In time, “22/3” will be seen as a date with far-reaching consequences for travellers - and the industry that depends upon them. The bomb attack at Brussels airport struck at the weak point of aviation security: “landside”. Huge amounts of resources are poured into prevented aircraft bombings and hijackings by keeping the “airside” area sterile - preventing passengers taking anything onto an aircraft that could threaten its safety. But there is nothing secure about the check-in and arrivals zones of western European airports.
No routine checks are made on flow of people into the pre-security departures area or the arrival area. Airports are naturally places full of people with luggage - which, from a terrorist’s perspective, signifies both an opportunity and a target. Bringing guns or explosives into a modern, open western European airport such as Brussels is all too easy.
The statements issued by Britain’s two biggest airports in the wake of the Brussels airport attack inadvertently hint at the vulnerability of 21st-century aviation.
Heathrow said: “In the light of events in Brussels airport, we are working with the police at Heathrow who are providing a high-visibility presence.” Its rival said: “As a result of the terrible incidents in Brussels, there will be increased police and security patrols in and around Gatwick Airport.”
But the feeling within the aviation security community is that these moves are mainly cosmetic: while they might reassure passengers, they do little to reduce the risks.
Governments across Europe are looking urgently at the implications of the attack on Brussels airport, and some countries may direct airports significantly to harden their security - including, crucially, the screening of passengers and their belongings before they are allowed into the check-in area.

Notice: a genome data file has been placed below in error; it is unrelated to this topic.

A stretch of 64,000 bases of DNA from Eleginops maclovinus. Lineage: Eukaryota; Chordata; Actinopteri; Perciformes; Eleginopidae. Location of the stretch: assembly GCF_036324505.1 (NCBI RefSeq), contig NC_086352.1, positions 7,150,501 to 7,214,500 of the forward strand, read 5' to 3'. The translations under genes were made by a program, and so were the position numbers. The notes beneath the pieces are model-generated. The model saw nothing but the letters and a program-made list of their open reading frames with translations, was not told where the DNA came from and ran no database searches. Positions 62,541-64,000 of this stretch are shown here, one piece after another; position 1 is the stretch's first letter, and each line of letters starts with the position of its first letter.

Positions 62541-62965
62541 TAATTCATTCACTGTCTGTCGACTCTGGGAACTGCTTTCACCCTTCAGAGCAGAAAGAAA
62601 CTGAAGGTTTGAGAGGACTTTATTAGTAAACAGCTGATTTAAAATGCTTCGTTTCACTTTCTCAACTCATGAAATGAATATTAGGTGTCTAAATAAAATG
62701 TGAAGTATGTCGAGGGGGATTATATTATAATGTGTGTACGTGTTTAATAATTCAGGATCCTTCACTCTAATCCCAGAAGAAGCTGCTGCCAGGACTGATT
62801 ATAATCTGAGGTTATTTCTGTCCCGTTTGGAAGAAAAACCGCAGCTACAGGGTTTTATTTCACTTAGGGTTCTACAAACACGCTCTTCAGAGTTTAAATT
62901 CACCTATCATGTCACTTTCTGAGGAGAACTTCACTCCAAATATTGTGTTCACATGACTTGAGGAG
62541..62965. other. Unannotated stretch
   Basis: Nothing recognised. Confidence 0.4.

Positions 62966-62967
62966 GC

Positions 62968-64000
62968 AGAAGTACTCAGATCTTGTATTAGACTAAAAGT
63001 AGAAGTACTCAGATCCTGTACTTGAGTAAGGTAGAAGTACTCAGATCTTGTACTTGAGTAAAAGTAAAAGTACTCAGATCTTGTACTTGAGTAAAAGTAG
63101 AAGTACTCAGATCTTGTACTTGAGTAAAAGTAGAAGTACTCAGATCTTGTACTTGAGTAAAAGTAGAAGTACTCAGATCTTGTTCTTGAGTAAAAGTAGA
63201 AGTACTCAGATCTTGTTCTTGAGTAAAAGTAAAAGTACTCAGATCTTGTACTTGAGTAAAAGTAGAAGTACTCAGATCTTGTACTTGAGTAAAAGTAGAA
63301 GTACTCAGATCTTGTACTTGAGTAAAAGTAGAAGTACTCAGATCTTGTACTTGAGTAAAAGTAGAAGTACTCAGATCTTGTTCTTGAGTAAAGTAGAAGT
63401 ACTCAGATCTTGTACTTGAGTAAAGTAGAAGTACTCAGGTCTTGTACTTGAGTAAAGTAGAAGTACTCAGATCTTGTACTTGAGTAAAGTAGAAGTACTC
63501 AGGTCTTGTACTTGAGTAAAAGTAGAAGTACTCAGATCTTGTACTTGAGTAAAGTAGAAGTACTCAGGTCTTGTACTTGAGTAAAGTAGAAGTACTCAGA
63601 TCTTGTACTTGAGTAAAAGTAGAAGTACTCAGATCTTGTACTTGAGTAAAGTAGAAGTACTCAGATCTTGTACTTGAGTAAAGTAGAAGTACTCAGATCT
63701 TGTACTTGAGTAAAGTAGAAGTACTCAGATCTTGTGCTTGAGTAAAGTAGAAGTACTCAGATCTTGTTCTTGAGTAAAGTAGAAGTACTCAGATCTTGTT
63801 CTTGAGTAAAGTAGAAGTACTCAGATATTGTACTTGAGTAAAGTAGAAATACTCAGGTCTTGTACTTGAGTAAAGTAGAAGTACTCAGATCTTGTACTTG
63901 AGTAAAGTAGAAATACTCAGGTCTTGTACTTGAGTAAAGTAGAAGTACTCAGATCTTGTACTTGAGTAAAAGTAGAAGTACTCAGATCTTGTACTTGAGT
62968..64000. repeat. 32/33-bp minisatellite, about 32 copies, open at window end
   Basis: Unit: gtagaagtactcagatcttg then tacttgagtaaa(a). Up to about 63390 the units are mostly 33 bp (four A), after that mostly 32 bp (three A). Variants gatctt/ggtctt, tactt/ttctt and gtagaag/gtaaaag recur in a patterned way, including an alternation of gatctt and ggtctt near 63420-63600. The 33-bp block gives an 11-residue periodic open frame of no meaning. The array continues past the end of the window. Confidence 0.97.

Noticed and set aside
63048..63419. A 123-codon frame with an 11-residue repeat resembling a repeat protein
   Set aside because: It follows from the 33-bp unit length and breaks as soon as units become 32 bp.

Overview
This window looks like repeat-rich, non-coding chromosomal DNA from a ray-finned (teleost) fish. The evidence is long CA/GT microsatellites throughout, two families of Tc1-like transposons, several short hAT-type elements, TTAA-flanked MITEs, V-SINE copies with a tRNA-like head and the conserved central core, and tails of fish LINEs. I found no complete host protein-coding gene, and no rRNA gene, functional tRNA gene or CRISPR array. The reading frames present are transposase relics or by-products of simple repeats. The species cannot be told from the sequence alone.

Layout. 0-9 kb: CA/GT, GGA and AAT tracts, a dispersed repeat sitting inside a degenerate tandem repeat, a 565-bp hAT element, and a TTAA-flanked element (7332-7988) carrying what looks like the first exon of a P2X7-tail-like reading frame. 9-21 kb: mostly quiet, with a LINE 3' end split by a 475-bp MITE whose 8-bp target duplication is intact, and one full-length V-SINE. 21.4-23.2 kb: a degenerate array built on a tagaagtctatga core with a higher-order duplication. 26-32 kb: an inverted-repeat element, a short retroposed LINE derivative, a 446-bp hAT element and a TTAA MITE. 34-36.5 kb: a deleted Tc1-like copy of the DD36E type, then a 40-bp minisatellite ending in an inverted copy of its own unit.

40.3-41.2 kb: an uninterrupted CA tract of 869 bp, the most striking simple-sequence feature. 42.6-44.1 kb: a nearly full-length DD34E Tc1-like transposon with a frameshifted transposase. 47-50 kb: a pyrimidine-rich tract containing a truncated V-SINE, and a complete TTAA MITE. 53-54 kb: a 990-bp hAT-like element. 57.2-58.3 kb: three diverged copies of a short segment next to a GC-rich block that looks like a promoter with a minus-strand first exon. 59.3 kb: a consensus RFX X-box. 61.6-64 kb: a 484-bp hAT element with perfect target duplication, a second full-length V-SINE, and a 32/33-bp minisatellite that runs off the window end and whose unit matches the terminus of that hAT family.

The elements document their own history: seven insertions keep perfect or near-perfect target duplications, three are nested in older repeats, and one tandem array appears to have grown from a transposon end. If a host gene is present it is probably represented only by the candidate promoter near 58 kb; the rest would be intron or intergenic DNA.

Cities that have suffered multiple terrorist attacks, such as Istanbul, Nairobi and Bombay, already screen passengers and their baggage before entering the main terminal building.
The problem for European airports - especially crowded and constrained hubs such as Heathrow, Gatwick, Amsterdam and Paris Charles de Gaulle - is that significant remodelling would be needed to allow that to happen.
In the short term there are likely to be random checks on passengers and other airport users. Long term, more radical solutions will need to be found.
But ACI Europe, representing airports across the continent, warned: “The possible adoption of additional security measures such as checks on persons and goods entering airport landside spaces could be disruptive and actually create new security vulnerabilities. By displacing the gathering of passengers and airport visitors to spaces not designed for that purpose, such measures would essentially be moving the target rather than securing it.”
The addition of yet another layer of security would make the flying experience even more stressful, and is likely to diminish further the appetite for aviation.
Globally, the effect of the Brussels attacks is likely to lead some prospective tourists from outside Europe to cancel their travel plans, and cause a slump in inbound tourism.
Four hours after the first bomb exploded at the Belgian capital’s airport, Australia’s government told its citizens: “We recommend you reconsider your need to travel to Belgium at this time.” For a friendly power to urge its citizens to stay away from a modern, western European nation is an indication of the magnitude of effect of this morning’s attacks.
Brussels Airlines, the main carrier to and from the Belgian capital’s Zaventem airport, has cancelled all its flights on 23 March; affected passengers can get a full refund or re-book for flights up to the end of June.
The airport management says it will be opening for a restricted flight programme from 24 March onwards. However, services will be far from normal because a significant proportion of the landside facilities are unusable. Security will be extremely strict, with only ticketed passengers allowed access.
British Airways says passengers travelling from or to the Belgian capital between Thursday 24 March and Tuesday 29 March can postpone their journey without penalty.
Eurostar cancelled train services between London St Pancras and Brussels Midi for most of the day, and restarted a limited service on the evening of 22 March. It plans a full service on 23 March, but warns passengers should allow an hour for check-in.
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